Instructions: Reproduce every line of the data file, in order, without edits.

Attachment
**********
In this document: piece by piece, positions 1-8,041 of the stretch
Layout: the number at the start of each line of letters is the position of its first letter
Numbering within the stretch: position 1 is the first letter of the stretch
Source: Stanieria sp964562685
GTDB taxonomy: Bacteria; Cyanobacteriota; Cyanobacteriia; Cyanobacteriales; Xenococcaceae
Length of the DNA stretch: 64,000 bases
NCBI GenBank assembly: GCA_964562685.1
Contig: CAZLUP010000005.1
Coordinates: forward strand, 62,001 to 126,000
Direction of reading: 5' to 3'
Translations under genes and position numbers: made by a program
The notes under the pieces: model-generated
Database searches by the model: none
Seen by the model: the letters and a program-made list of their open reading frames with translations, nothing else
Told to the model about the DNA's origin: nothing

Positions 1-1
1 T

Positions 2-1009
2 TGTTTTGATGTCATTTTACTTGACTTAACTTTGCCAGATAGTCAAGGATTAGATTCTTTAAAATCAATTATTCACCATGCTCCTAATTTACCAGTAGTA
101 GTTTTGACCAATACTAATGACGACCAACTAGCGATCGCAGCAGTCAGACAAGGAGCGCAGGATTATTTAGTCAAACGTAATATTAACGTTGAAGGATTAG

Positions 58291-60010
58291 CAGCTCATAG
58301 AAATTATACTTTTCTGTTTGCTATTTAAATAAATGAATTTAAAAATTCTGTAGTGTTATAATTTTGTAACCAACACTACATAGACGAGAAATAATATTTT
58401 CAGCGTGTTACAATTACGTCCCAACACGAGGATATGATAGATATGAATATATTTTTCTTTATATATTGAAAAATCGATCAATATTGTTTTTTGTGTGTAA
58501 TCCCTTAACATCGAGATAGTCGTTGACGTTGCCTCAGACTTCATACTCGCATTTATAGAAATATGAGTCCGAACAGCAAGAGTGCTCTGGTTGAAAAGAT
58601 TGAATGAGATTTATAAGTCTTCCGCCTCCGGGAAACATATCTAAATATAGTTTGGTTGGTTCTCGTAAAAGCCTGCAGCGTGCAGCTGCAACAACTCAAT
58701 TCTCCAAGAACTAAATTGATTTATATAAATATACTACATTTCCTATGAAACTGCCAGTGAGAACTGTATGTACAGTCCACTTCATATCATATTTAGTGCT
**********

In this document: piece by piece, positions 1-8,041 of the stretch
Layout: the number at the start of each line of letters is the position of its first letter
Numbering within the stretch: position 1 is the first letter of the stretch
Source: Stanieria sp964562685
GTDB taxonomy: Bacteria; Cyanobacteriota; Cyanobacteriia; Cyanobacteriales; Xenococcaceae
Length of the DNA stretch: 64,000 bases
NCBI GenBank assembly: GCA_964562685.1
Contig: CAZLUP010000005.1
Coordinates: forward strand, 62,001 to 126,000
Direction of reading: 5' to 3'
Translations under genes and position numbers: made by a program
The notes under the pieces: model-generated
Database searches by the model: none
Seen by the model: the letters and a program-made list of their open reading frames with translations, nothing else
Told to the model about the DNA's origin: nothing

Positions 1-1
1 T

Positions 2-1009
2 TGTTTTGATGTCATTTTACTTGACTTAACTTTGCCAGATAGTCAAGGATTAGATTCTTTAAAATCAATTATTCACCATGCTCCTAATTTACCAGTAGTA
101 GTTTTGACCAATACTAATGACGACCAACTAGCGATCGCAGCAGTCAGACAAGGAGCGCAGGATTATTTAGTCAAACGTAATATTAACGTTGAAGGATTAG

Positions 58291-60010
58291 CAGCTCATAG
58301 AAATTATACTTTTCTGTTTGCTATTTAAATAAATGAATTTAAAAATTCTGTAGTGTTATAATTTTGTAACCAACACTACATAGACGAGAAATAATATTTT
58401 CAGCGTGTTACAATTACGTCCCAACACGAGGATATGATAGATATGAATATATTTTTCTTTATATATTGAAAAATCGATCAATATTGTTTTTTGTGTGTAA
58501 TCCCTTAACATCGAGATAGTCGTTGACGTTGCCTCAGACTTCATACTCGCATTTATAGAAATATGAGTCCGAACAGCAAGAGTGCTCTGGTTGAAAAGAT
58601 TGAATGAGATTTATAAGTCTTCCGCCTCCGGGAAACATATCTAAATATAGTTTGGTTGGTTCTCGTAAAAGCCTGCAGCGTGCAGCTGCAACAACTCAAT
58701 TCTCCAAGAACTAAATTGATTTATATAAATATACTACATTTCCTATGAAACTGCCAGTGAGAACTGTATGTACAGTCCACTTCATATCATATTTAGTGCT